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History, Traditions

On Communist Faith

‘Keeping the faith’ is a common slogan that appears from time to time in socialist circles, especially during tougher times. Usually, it is invoked when a small, marginal party seeks to call on the group to maintain its focus in the face of yet another defeat. But what if the party in question is actually the government, as in China? Here the idea of faith takes on a completely new texture.

One of the fascinating questions that emerge after a long period of communist government (more than sixty years in China’s case) is the continued legitimacy of that government. It too faces periodic crises of faith. But faith now means not holding to the cause in the face of defeat, but the bond between the party and the masses. Over longer periods, ever new ways must be found to maintain and renew that bond. The faith in question is never a given, but must be renewed again and again.

According to a survey based on the student communists at Gongzhou University in Guangdong province, which is one of the most economically developed parts in China, ‘only 27.4% of student Communists believe that communism will be realized, …75.8% of them have not ever read Manifesto of the Communist Party, 24.66% of them have never read a book written by Marx, Lenin, Mao Zedong, Deng Xiaoping or Jiang Zemin’.[1] To an outside observer, these figures seem quite high, for a Chinese observer they reveal a crisis of faith. As Ma Yongjun points out, the ‘problem of faith is the most serious problem in present China…. With economic development and social progress, a serious problem is emerging with respect to faith in Marxism, which is regarded as the ideology of Chinese authority’.[2]

In light of this situation, it is noteworthy that the terminology of faith is being used explicitly, even at the top leadership. Thus, it should come as no surprise that President Xi Jinping talks openly of the need to restore faith in Marxism. At a local branch meeting in Hebei province in September, 2013, Xi Jinping cited previous Chinese leaders in his call for renewed faith.

In 1925, Mao Zedong wrote, ‘I have faith in communism and advocate a proletarian social revolution’. Deng Xiaoping, who orchestrated reform and opening-up, told a CPC national conference in 1985 that: ‘In the past, however small or weak our party was, and whatever difficulties it faced, we maintained a great fighting capacity thanks to our faith in Marxism and communism. With common ideals we have strict discipline. Now, as in the past and in the future, that is our real strength’. Addressing a symposium in 1999 to mark the 78th anniversary of the CPC, Jiang Zemin, then general secretary of the central committee, said ‘Communists should adhere to socialism and communism as their fundamental political convictions, as well as Marxist dialectical materialism and historical materialism as their outlook on the world’. In 2006, Hu Jintao told a ceremony for the 70th anniversary of the Long March that, ‘a lofty ideal and firm belief should be upheld as a great banner for pooling cohesive force and inspiring people to advance, as well as the source of strength for overcoming difficulties and winning battles’.[3]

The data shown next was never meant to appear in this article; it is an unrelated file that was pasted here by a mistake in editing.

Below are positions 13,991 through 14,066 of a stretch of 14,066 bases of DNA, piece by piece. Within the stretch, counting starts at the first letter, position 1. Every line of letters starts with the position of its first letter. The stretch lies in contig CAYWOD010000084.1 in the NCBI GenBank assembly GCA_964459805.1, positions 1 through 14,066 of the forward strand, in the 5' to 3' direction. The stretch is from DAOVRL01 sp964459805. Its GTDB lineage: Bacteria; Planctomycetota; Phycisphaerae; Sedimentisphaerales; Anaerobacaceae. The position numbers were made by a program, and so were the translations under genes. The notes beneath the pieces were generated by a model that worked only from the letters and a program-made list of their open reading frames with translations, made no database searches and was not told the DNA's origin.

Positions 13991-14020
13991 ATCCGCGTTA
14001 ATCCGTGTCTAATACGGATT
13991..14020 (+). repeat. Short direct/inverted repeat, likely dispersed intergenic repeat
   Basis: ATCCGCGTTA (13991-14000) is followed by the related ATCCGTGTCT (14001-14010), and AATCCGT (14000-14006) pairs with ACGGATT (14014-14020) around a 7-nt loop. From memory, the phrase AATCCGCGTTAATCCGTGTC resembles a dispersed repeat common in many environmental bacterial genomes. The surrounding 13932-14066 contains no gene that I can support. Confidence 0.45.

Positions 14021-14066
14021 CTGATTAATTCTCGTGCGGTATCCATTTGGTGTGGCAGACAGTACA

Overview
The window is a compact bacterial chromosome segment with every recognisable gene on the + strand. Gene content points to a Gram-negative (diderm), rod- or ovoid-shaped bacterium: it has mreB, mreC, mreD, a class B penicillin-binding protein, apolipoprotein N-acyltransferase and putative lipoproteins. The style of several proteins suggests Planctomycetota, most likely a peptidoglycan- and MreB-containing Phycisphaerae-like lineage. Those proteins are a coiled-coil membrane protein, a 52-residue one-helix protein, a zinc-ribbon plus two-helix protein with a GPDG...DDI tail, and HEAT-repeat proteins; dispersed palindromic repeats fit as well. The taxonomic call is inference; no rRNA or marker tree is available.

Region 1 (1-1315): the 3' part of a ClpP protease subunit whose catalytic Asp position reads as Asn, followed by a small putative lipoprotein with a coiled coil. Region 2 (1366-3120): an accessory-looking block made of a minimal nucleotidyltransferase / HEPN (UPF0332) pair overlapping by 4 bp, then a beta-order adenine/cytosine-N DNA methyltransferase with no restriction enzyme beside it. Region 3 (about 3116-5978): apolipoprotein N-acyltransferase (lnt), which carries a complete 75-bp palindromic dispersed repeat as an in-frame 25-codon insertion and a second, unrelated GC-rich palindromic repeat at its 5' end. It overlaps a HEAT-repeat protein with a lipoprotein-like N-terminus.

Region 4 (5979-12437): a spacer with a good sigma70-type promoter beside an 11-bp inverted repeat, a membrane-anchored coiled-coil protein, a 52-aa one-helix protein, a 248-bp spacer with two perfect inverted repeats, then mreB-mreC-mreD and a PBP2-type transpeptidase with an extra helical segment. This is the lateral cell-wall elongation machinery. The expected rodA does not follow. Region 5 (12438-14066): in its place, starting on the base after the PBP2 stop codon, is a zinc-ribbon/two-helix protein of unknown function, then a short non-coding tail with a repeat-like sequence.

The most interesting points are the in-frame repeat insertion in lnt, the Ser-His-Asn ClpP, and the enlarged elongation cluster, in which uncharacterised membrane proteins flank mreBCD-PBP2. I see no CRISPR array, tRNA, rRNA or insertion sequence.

Xi went on, now in an effort keep in touch with his down-to-earth rural roots: ‘Ideals and belief are like vitamins for communists’. Without them, the Party will suffer from ‘vitamin deficiency’ and consequently get ‘rickets’.[4] Perhaps it is no longer a matter of keeping the faith, but renewing it.

[1] Yahui Du, ‘On the Cause and Strategy of Insufficient Identity as a Communist in Present College Students – A Survey Based on Samples from Gongzhou University’. Journal of Xianning University 31, no. 11 (2011): 185. Translation by Li Zhixiong. The survey was carried out in June 2011 by the author and his research group. Jiang Zemin is (1926-) a key figure of ‘the third generation’ Chinese Communist Party leaders, serving as the General Secretary of the Chinese Communist Party from 1989 to 2002. In 2000, he coined the term ‘three represents,’ which means: the Party always represents the development trend of China’s advanced productive forces; the orientation of China’s advanced culture; and the fundamental interests of the overwhelming majority of the Chinese people.

[2] Yongjun Ma, ‘On the Aspects of Instrument and Faith in Marxism’, Exploration 1 (2012): 153. Translation by Li Zhixiong.

[3] Cited in Yang Yi, ‘China’s Leadership Takes “Big Exam”’, Xinhua News, 23 March 2014. http://news.xinhuanet.com/english/indepth/2014-03/23/c_133208015_5.htm

[4] Yang, ‘China’s Leadership Takes “Big Exam”’.

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